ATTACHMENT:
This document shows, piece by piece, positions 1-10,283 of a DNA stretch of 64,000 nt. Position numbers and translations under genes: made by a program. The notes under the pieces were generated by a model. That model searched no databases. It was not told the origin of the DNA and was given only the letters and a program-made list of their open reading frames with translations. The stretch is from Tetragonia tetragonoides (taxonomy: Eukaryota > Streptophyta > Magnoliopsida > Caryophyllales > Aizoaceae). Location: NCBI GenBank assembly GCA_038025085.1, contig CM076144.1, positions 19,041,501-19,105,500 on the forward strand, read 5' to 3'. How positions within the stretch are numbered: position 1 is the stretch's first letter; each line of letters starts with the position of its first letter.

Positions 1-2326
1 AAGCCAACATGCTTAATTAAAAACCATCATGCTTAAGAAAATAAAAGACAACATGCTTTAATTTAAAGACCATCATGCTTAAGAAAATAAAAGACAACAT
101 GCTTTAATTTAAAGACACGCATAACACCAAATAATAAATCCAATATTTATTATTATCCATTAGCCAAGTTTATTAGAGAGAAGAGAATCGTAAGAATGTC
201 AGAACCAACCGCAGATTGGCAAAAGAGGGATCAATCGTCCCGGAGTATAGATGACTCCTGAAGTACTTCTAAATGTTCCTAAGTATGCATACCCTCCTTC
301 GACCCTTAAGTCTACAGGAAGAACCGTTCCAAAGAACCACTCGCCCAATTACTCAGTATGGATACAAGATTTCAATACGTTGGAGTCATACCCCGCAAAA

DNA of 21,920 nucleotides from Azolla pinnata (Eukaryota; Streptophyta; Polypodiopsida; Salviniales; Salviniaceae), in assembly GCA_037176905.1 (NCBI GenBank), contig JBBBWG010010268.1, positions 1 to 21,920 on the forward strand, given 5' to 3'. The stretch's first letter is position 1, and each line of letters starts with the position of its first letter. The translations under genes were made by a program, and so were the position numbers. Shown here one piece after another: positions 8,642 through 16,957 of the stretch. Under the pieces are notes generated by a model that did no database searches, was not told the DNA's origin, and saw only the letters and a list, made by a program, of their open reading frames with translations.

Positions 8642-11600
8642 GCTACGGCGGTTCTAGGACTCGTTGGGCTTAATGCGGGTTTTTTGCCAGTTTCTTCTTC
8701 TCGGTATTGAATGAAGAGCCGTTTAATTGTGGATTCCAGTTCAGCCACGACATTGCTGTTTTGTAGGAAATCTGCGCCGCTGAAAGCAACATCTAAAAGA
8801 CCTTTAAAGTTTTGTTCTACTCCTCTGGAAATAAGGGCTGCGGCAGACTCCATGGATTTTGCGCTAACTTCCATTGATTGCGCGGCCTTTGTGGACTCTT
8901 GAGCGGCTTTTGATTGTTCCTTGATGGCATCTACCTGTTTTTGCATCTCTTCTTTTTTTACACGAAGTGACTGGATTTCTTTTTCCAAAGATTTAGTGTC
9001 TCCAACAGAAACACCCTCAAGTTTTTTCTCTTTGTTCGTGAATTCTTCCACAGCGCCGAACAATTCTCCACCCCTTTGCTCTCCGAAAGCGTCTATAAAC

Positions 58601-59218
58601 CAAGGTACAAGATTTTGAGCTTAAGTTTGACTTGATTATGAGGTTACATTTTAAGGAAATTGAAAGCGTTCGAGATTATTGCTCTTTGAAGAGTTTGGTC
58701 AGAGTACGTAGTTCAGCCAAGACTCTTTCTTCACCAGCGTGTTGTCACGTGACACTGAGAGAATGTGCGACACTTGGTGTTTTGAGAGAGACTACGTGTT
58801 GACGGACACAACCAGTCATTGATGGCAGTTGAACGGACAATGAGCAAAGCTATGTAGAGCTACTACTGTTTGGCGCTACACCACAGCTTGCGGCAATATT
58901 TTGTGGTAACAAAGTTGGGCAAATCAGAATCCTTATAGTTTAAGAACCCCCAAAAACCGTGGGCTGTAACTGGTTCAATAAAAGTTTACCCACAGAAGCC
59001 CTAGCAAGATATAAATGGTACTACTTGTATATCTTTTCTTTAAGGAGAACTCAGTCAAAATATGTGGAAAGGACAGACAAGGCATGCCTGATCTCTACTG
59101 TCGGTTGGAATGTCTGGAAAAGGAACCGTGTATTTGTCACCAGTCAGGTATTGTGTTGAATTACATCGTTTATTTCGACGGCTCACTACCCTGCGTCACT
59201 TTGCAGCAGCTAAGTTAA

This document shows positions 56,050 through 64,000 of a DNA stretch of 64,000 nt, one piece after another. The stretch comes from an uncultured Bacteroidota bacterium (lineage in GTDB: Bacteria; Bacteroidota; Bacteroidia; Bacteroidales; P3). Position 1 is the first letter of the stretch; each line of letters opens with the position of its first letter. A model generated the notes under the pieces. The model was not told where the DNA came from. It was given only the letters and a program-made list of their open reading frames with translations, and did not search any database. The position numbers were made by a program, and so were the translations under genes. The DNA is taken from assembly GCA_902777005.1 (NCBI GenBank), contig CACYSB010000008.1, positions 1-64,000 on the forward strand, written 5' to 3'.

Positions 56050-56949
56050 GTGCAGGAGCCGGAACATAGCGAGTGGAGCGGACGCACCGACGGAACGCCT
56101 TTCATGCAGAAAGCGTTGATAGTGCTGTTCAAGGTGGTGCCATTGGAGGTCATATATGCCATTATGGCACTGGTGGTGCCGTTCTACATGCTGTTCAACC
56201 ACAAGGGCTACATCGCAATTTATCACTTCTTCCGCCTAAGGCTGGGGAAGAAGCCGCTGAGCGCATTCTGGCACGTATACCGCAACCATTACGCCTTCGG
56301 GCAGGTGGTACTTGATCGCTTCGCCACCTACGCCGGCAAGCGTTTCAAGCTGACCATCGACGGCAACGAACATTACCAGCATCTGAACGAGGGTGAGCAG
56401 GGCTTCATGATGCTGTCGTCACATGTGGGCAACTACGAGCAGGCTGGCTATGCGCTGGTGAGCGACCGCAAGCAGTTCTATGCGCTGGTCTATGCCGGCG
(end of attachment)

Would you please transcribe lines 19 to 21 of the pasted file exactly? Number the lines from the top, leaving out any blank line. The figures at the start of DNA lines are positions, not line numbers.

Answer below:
59001 CTAGCAAGATATAAATGGTACTACTTGTATATCTTTTCTTTAAGGAGAACTCAGTCAAAATATGTGGAAAGGACAGACAAGGCATGCCTGATCTCTACTG
59101 TCGGTTGGAATGTCTGGAAAAGGAACCGTGTATTTGTCACCAGTCAGGTATTGTGTTGAATTACATCGTTTATTTCGACGGCTCACTACCCTGCGTCACT
59201 TTGCAGCAGCTAAGTTAA